Ukrainian Court Places Kiev-Pechersk Lavra Vicegerent Under House Arrest For 2 Months
15:35 GMT 01.04.2023 (Updated: 17:49 GMT 01.04.2023)
© SputnikVicegerent of the Kiev-Pechersk Lavra Metropolitan Bishop Pavel
The vicegerent of the Kiev-Pechersk Lavra had been hospitalized after falling ill during a court hearing earlier in the day. The spokesman for the Russian Orthodox Church, Vladimir Legoyda, condemned the house arrest, saying it had been issued under false accusations and represented yet another example of lawlessness in Ukraine.
A Ukrainian court has placed vicegerent of the Kiev-Pechersk Lavra Metropolitan Bishop Pavel under house arrest for two months, banning him from interacting with believers. The vicegerent will be forced to wear an ankle bracelet.
Prosecutors claim that, starting from February 24, 2022, being the vicegerent of the Kiev-Pechersk Lavra, Metropolitan Pavel "decided to justify the aggression of the Russian Federation" by communicating with the parishioners of the monastery."
Earlier in the day, the court decided to forcefully deliver Metropolitan Bishop Pavel to the hearing on Saturday, the Ukrainian Orthodox Church (UOC) stated.
"After announcing a break until Monday, the court rescheduled the court session... The session will take place [on Saturday] at 18.30," the UOC said in a message on the Telegram channel.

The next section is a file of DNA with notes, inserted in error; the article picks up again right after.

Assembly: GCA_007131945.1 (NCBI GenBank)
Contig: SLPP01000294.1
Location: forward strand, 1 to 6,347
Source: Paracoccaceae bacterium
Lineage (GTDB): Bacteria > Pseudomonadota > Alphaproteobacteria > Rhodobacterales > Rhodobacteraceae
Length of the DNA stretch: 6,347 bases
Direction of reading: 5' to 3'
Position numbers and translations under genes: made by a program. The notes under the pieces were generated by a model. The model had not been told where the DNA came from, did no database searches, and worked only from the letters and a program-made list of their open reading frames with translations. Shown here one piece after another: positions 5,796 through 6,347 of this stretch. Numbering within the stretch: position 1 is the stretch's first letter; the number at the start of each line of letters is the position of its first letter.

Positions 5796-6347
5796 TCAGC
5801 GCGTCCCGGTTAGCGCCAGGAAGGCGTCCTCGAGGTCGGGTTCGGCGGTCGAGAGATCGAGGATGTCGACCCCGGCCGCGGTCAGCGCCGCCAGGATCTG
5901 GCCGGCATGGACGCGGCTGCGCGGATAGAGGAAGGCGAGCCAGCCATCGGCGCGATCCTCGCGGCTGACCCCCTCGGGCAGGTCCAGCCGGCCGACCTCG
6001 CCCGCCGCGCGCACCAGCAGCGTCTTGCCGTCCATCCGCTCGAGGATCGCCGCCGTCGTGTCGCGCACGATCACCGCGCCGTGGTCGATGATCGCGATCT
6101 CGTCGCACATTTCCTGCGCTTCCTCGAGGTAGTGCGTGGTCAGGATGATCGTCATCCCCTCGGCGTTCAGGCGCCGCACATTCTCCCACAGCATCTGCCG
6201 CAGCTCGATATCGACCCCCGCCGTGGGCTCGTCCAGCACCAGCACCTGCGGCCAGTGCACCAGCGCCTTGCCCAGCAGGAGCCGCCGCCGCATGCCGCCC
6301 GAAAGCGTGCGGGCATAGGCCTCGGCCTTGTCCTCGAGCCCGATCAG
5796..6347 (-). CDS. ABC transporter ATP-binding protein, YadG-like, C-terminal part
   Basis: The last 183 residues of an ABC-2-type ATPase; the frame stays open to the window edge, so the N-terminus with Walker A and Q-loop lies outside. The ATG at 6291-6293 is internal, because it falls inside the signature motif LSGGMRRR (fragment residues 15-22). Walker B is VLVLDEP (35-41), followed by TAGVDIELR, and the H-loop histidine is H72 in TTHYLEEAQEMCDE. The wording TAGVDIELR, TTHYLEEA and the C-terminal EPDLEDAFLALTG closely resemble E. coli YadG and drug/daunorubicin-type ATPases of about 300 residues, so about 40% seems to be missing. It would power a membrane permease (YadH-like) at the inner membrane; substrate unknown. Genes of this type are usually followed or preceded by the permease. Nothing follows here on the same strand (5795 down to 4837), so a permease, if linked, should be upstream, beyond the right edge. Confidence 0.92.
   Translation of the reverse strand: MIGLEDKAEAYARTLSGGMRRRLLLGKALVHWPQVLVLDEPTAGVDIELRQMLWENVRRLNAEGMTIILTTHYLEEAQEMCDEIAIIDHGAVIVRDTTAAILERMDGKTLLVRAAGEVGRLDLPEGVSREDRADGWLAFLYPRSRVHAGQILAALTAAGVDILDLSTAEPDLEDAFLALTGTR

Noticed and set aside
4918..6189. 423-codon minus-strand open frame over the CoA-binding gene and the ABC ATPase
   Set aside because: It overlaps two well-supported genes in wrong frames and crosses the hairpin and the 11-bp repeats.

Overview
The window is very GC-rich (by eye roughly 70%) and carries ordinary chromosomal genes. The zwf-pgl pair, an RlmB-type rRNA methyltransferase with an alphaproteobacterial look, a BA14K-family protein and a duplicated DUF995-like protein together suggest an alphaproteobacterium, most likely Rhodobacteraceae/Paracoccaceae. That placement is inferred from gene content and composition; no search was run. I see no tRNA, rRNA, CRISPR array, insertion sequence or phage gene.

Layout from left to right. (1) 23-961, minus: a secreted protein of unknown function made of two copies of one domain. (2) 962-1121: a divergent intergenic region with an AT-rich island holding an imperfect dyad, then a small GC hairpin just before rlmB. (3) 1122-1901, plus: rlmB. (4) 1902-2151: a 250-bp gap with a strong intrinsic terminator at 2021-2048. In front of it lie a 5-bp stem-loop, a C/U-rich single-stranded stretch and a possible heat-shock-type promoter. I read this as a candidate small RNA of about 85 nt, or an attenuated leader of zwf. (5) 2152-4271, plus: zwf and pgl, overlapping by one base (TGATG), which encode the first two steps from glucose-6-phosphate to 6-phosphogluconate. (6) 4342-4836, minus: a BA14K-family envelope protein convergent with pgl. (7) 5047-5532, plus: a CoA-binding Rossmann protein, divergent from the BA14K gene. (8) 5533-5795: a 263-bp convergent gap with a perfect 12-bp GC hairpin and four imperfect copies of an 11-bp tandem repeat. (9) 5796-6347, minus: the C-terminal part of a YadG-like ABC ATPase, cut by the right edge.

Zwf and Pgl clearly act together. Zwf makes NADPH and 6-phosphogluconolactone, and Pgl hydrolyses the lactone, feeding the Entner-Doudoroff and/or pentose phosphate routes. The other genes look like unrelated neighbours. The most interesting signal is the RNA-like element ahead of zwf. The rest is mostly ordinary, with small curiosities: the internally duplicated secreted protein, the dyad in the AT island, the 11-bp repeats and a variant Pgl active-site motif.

Metropolitan Bishop Pavel was hospitalized after becoming ill during a court session. Given his condition, the court had decided to postpone the session to Monday, April 3 - before it changed its mind.
On Saturday morning, the vicegerent said that he had been placed under house arrest and summoned for interrogation by the Ukrainian authorities over alleged collaboration with Russia and incitement of inter-religious hatred for criticizing the schismatic Orthodox Church of Ukraine (OCU).
"The placement of Metropolitan Pavel under house arrest on far-fetched accusations is, alas, a natural continuation of the lawlessness being exercised today by the Ukrainian authorities. Such is the 'dialogue' with representatives of the largest Christian denomination in Ukraine," the spokesman for the Russian Orthodox Church, Vladimir Legoyda, said on Saturday.
The conflict around the Kiev-Pechersk Lavra, where the monks of the Ukrainian Orthodox Church (UOC) are based, escalated after the Ukrainian Ministry of Culture terminated the lease agreement unilaterally, accusing the monks of violating the terms of the deal, and ordered them to leave the Lavra by March 29. Ukrainian Culture Minister Oleksandr Tkachenko said the monks could stay if they joined the Orthodox Church of Ukraine. Metropolitan Bishop Pavel, in turn, said that no compromise was possible.
The Russian Orthodox Church says the UOC is a "self-governing church with the rights of broad autonomy" within the Moscow Patriarchate. Since the beginning of Russia's special military operation, the Ukrainian authorities have intensified their crackdown on the Ukrainian Orthodox Church of the Moscow Patriarchate. In January, the Ukrainian government submitted a bill with the parliament to ban the activities of "Russia-affiliated" religious organizations in the country.